Like thousands of others who are confronted with a spinal cord injury (SCI), Purcell plunged headlong into long months of hopelessness and despair. Eventually, however, he learned to turn personal tragedy into triumph as he reached out to fellow SCI victims by launching Walking With Anthony.

Living with SCI: the first dark days

Initial rehabilitation for those with SCIs takes an average of three to six months, during which time they must relearn hundreds of fundamental skills and adjust to what feels like an entirely new body. Unfortunately, after 21 days, Purcell’s insurance stopped paying for this essential treatment, even though he had made only minimal improvement in such a short time.

“Insurance companies cover rehab costs for people with back injuries, but not for people with spinal cord injuries,” explains Purcell. “We were practically thrown to the curb. At that time, I was so immobile that I couldn’t even raise my arms to feed myself.”

Instead of giving up, Purcell’s mother chose to battle his SCI with long-term rehab. She enrolled Purcell in Project Walk, a rehabilitation facility located in Carlsbad, California, but one that came with an annual cost of over $100,000.

“My parents paid for rehabilitation treatment for over three years,” says Purcell. “Throughout that time, they taught me the importance of patience, compassion, and unconditional love.”

Yet despite his family’s support, Purcell still struggled. “Those were dark days when I couldn’t bring myself to accept the bleak prognosis ahead of me,” he says. “I faced life in a wheelchair and the never-ending struggle for healthcare access, coverage, and advocacy. I hit my share of low points, and there were times when I seriously contemplated giving up on life altogether.”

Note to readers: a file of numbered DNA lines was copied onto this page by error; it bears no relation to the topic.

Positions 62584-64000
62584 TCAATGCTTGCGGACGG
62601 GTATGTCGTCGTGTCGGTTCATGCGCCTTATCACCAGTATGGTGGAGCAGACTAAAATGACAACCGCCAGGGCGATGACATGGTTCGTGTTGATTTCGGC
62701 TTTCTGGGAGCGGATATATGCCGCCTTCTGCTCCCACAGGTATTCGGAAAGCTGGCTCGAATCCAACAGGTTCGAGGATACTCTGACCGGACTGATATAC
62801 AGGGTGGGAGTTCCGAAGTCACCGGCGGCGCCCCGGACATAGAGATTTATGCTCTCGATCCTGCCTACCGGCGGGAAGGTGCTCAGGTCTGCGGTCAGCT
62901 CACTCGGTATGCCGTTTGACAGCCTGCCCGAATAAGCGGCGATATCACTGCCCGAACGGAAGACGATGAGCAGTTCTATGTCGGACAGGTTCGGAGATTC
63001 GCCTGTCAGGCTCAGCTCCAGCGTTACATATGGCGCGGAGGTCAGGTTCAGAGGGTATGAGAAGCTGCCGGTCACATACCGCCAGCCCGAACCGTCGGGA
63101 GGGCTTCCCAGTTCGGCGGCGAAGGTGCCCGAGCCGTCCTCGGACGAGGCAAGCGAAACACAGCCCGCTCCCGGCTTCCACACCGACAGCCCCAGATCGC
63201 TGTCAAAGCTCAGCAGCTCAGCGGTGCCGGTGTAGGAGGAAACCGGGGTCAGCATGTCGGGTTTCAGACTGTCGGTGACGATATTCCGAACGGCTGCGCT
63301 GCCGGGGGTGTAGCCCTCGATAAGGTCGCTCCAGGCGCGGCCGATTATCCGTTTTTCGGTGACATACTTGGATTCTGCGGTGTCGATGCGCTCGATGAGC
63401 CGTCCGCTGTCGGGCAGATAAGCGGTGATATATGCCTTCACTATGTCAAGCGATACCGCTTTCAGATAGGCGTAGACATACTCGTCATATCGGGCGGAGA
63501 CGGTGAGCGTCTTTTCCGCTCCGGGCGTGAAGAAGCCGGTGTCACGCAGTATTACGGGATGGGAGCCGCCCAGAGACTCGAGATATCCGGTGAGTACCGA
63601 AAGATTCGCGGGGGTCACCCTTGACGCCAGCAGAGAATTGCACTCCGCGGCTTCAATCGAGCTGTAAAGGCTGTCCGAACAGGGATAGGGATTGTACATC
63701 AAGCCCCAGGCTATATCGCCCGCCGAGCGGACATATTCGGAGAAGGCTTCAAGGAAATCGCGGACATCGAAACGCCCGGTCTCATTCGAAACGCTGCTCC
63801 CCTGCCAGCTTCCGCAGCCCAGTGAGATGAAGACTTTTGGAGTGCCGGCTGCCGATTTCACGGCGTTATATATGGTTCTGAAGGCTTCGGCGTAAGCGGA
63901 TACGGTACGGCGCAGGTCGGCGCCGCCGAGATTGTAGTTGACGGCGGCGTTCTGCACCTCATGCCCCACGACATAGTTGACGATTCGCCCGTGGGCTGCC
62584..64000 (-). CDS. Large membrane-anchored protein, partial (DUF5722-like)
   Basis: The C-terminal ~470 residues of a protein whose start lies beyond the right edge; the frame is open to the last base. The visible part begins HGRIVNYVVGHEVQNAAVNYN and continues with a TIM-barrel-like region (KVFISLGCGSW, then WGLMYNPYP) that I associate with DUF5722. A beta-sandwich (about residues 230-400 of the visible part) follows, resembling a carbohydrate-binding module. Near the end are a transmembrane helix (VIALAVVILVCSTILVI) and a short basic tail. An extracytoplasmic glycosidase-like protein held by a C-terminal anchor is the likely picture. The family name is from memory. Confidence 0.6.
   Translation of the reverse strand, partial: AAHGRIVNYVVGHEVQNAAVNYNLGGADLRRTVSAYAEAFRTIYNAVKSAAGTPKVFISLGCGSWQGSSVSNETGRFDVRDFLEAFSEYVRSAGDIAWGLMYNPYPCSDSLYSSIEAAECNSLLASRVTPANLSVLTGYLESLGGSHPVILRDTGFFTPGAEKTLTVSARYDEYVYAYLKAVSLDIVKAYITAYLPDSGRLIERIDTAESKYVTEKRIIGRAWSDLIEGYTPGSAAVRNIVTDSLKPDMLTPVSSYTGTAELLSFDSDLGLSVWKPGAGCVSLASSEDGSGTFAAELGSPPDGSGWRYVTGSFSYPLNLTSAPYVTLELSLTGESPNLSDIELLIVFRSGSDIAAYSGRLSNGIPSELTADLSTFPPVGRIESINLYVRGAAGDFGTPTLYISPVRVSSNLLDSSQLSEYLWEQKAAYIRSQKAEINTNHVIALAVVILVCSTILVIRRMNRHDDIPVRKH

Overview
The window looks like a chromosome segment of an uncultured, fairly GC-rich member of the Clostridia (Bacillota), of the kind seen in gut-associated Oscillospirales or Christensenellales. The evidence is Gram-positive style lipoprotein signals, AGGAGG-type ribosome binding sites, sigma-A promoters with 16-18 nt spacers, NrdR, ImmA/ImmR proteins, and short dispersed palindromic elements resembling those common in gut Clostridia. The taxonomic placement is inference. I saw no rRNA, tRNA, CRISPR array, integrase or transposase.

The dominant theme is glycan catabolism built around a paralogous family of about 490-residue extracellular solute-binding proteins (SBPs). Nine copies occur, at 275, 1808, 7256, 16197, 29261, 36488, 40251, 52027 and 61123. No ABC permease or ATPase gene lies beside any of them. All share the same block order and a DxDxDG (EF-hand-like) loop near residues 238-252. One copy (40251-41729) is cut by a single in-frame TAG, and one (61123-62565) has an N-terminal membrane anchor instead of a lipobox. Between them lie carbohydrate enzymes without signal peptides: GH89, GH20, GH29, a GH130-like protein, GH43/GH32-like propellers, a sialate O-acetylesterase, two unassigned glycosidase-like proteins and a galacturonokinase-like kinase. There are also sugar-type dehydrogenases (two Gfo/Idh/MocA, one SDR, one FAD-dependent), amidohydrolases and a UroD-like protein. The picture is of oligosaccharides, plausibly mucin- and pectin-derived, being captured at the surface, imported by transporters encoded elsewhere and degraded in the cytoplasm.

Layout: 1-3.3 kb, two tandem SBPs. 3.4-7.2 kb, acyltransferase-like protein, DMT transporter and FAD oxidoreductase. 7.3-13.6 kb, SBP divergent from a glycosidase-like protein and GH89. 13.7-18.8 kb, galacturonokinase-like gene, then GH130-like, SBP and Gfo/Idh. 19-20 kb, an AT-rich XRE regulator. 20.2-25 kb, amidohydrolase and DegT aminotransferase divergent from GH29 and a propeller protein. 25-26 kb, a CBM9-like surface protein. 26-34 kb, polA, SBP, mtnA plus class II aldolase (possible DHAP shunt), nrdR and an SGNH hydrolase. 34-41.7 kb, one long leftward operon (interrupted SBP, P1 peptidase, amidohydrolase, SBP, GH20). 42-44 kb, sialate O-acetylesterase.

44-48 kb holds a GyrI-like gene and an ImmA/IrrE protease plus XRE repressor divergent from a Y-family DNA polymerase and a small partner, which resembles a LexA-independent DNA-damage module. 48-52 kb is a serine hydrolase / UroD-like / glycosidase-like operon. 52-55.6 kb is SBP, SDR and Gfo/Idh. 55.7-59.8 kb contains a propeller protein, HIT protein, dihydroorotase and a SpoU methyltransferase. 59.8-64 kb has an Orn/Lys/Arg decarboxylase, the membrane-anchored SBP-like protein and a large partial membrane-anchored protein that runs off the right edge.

Purcell finds a new purpose in helping others with SCIs

After long months of depression and self-doubt, Purcell’s mother determined it was time for her son to find purpose beyond rehabilitation.

“My mom suggested I start Walking With Anthony to show people with spinal cord injuries that they were not alone,” Purcell remarks. “When I began to focus on other people besides myself, I realized that people all around the world with spinal cord injuries were suffering because of restrictions on coverage and healthcare access. The question that plagued me most was, ‘What about the people with spinal cord injuries who cannot afford the cost of rehabilitation?’ I had no idea how they were managing.”

Purcell and his mother knew they wanted to make a difference for other people with SCIs, starting with the creation of grants to help cover essentials like assistive technology and emergency finances. To date, they have helped over 100 SCI patients get back on their feet after suffering a similar life-altering accident.

Purcell demonstrates the power and necessity of rehab for people with SCIs

After targeted rehab, Purcell’s physical and mental health improved drastically. Today, he is able to care for himself, drive his own car, and has even returned to work.

“Thanks to my family’s financial and emotional support, I am making amazing physical improvement,” Purcell comments. “I mustered the strength to rebuild my life and even found the nerve to message Karen, a high school classmate I’d always had a thing for. We reconnected, our friendship evolved into love, and we tied the knot in 2017.”

After all that, Purcell found the drive to push toward one further personal triumph. He married but did not believe a family was in his future. Regardless of his remarkable progress, physicians told him biological children were not an option.

Despite being paralyzed from the chest down, Purcell continued to look for hope. Finally, Dr. Jesse Mills of UCLA Health’s Male Reproductive Medicine department assured Purcell and his wife that the right medical care and in vitro fertilization could make their dream of becoming parents a reality.

“Payton joined our family in the spring of 2023,” Purcell reports. “For so long, I believed my spinal cord injury had taken everything I cared about, but now I am grateful every day. I work to help other people with spinal cord injuries find the same joy and hope. We provide them with access to specialists, funding to pay for innovative treatments, and the desire to move forward with a focus on the future.”